Thursday Throwdown: Stromboli's tiny bubbles, Hawaiian lava flow update and recovering from Eyjafjallajökull
Lots of little pieces of news I've run across ... time to play a little catch up.
Stromboli: A volcano after Don Ho's heart.
- Every once in a while, my RSS feeds will dredge up some articles from years gone by ... and this week there were two New York Times pieces that are a few years old, but interesting nevertheless. The first is about research conducted by Dr. Robert Sohn at WHOI on explosive undersea eruptions. The second is work by Corr and Vaughan about finding subglacial volcanism in Antarctica. Both are interesting reads if you missed them (like I did) the first time around.
- Yesterday I talked about lava flows - and specifically the Kilauea lavas that are in the Kalapana subdivision. Here is the current update from HVO on the flows along with some details from the local news (link has video).
- We have a new Smithsonian/USGS Global Volcanism Program Weekly Volcanic Activity Report - again, filled with great information, including news from Rabaul, lava flows and a >6 km ash plume from Kliuchevskoi, and continuing strombolian activity at Pacaya.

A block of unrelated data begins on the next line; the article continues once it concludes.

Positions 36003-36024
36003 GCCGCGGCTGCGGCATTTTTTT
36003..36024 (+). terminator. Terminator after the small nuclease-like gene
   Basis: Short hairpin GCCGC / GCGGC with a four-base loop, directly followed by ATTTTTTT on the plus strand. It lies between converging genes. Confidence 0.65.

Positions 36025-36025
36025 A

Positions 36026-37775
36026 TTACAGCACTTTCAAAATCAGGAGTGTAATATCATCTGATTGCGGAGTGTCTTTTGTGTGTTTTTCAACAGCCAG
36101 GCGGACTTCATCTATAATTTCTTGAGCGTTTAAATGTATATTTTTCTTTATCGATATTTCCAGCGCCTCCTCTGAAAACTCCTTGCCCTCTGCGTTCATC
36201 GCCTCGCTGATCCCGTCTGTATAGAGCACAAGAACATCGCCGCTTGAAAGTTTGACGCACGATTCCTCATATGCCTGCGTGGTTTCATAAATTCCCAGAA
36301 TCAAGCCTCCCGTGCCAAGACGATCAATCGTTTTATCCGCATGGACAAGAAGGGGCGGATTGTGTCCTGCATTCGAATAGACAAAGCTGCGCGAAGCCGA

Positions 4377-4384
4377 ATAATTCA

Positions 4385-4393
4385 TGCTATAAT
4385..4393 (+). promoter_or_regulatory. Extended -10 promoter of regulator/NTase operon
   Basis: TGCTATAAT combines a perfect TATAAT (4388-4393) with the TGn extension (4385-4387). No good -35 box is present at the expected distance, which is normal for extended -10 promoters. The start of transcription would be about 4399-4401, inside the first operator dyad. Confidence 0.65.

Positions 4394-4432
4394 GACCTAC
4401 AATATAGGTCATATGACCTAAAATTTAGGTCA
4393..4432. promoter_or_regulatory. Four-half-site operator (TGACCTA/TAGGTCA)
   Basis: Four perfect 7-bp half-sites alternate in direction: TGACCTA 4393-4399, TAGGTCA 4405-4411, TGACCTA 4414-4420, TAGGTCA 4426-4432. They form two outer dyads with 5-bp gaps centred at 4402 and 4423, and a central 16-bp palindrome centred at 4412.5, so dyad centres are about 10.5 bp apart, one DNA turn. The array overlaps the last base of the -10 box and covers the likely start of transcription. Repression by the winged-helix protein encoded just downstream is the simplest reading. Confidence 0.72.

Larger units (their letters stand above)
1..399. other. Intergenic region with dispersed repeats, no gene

- There was some news last week about recently published research on the mechanisms for eruptions at Stromboli. I haven't had a chance to digest it all, but the long-and-short seems to be to think about these eruptions like Don Ho would: "tiny bubbles". The original paper was published in the Journal of Geophysical Research.
- In case you haven't been visiting the NASA Earth Observatory page in a while, they posted an image taken last week of the current activity at Nyiragongo in the DRC. The image shows the sulfur dioxide-rich plume coming from the main summit crater.
- And there have been a lot of articles this week with airlines reporting the cost of the Eyjafjallajökull airspace closures. The reports are all in the tens of millions of Euros, but across the board, the airlines say ticket sales are back on track. Funny how quickly businesses recover after something like this eruption (even after all their wailing and moaning at the time).